Even with its light immersion technology, there are many other enabling technologies that need to be made in parallel to bring about commercially feasible algae, Weaver says. One technology might be genetically modified strains of algae that are more efficient, he says. But the multiple layers of technology needed means that algae-produced biofuel on a commercial scale is at least five to six years away from reality, Weaver says.

For the business, that means Weaver would need to raise a lot of venture capital to keep the doors open during that product development cycle, which certainly wouldn’t be easy. Enter dietary supplements thought to have health benefits (nutraceuticals), and toxic cleanup (or bioremediation).

What makes nutraceuticals attractive is their high price, and low production volumes, Weaver says. Axtaxanthin sells for about $15,000 per kilogram, Weaver says. It is in strong demand as an antioxidant dietary supplement, and for giving farmed salmon its pink color. Because of the high price, it can justify the more expensive controlled growing conditions of an indoor bioreactor. That means Bionavitas doesn’t have to worry about competing algae species elbowing aside its preferred strain to make axtaxanthin, and there’s also no bird poop to worry about, like in an open pond.

The bioreactor can be housed in Redmond, with artificial light running 24 hours a day, because electricity is cheap here. His company ought to have an edge with its light immersion technology, because competitors currently use large fluorescent lamps that light up entire rooms and lose a lot of energy to heat, making them less efficient, Weaver says.

Weaver showed me how this works. Bionavitas has figured out a way to get the most out of the electricity. It uses only red and blue light—the parts of the visible light spectrum that algae can best respond to—and its bioreactor is set up to flash light every 1/24th of a second, instead of continuously, because algae only need the flickering light for photosynthesis. That greatly reduces the electric bill.

Bionavitas is currently trying to raise money—Weaver wouldn’t disclose how much—to build up a pilot-scale manufacturing facility to put this process to the test in larger quantities.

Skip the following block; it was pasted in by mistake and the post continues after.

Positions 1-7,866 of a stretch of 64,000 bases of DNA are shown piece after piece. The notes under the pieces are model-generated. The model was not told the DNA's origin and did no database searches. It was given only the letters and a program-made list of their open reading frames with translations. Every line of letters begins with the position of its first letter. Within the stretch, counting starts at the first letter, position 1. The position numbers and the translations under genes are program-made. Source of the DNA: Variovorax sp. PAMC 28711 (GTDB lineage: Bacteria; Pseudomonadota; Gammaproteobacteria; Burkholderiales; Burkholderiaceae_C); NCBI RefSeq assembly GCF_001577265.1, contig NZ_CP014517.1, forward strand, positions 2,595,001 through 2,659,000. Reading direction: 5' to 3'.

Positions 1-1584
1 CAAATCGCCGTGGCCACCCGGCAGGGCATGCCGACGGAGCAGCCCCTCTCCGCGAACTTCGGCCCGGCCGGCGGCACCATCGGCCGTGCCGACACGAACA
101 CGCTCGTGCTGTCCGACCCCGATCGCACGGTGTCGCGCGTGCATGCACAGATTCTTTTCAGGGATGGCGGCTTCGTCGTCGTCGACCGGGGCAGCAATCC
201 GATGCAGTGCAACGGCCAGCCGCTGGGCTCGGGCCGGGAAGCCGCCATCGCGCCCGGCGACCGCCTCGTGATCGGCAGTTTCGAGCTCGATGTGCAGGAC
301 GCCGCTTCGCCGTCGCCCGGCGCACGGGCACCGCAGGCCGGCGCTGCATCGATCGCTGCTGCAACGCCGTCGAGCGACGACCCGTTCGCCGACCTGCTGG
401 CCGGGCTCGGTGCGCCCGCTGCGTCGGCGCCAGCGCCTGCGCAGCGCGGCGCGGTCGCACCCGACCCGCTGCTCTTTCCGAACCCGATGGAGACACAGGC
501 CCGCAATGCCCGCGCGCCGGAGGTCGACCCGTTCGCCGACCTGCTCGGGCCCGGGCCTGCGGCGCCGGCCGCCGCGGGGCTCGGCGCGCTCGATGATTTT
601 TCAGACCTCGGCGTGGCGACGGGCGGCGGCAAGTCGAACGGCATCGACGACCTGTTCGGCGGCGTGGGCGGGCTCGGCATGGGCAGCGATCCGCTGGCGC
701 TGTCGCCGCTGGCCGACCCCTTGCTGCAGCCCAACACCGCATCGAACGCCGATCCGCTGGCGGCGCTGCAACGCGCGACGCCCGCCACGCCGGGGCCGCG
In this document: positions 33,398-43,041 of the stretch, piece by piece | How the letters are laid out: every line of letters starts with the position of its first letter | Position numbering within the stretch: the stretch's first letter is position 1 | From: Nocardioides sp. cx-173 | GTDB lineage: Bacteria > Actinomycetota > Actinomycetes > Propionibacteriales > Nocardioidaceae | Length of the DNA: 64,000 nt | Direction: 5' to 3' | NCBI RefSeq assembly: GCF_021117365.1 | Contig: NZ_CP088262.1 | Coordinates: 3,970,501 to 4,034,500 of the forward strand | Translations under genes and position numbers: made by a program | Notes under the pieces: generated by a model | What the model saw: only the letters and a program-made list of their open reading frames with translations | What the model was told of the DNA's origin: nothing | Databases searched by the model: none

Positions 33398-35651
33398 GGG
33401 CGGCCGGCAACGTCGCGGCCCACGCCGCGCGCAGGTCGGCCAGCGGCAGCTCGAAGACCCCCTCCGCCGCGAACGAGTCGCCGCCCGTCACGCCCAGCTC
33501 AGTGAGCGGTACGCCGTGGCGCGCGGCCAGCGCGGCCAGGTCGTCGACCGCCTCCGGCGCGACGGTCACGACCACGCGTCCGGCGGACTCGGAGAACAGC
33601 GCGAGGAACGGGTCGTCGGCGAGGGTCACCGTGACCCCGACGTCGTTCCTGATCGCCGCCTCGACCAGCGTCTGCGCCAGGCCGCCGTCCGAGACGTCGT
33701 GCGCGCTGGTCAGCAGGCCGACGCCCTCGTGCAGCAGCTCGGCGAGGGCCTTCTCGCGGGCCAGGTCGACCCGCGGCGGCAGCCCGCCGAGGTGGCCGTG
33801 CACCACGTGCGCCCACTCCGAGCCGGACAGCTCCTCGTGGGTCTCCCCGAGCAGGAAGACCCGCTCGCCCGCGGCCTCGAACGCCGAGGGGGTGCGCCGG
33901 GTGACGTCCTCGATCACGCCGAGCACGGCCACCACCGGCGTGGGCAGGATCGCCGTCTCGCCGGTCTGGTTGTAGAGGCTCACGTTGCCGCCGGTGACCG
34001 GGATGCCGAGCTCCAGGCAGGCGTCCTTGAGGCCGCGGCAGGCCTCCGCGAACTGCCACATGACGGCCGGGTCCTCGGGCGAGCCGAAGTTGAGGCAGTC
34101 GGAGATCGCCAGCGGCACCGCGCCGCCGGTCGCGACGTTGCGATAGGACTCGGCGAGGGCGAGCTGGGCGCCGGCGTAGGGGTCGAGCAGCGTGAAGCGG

The second potential application, bioremediation, is a market Bionavitas sees potentially opening up if legislation passes to establish a carbon cap-and-trade market, giving big polluters more incentive to seek ways to reduce their emissions, Weaver says. That’s because algae facilities can be set up near toxic runoffs from mining companies, chemical companies, and major agribusinesses. These operations throw off toxic concentrations of selenium, nitrogen, and phosphorus, which algae can mitigate, Weaver says. An algae production site would have to be set up on-site next to one of these plants through a partnership, Weaver says.

The bioremediation market will be much bigger than the nutraceutical applications, but exactly how big will depend on how the market for carbon offsets materializes, Weaver says. Politics at the state and federal level are key to launching the business—the day after our interview, Weaver traveled to Olympia to brief a House committee on the opportunities with algae.

Also in the weeks since I did the original interview, one of the leaders in the algae biofuel industry, Cambridge, MA-based GreenFuel, closed down. Weaver didn’t predict his competitor’s demise during our interview, but he clearly must have seen some writing on the wall for algae biofuels. He pushed hard on the theme of his company’s diversification.

“If biofuels never comes to fruition using light technology, it will not destroy our company. It would not have an effect, other than we’d be losing one potential marketplace,” Weaver says. “If it does come to pass, we’ll just have a much larger marketplace to license our technology to.”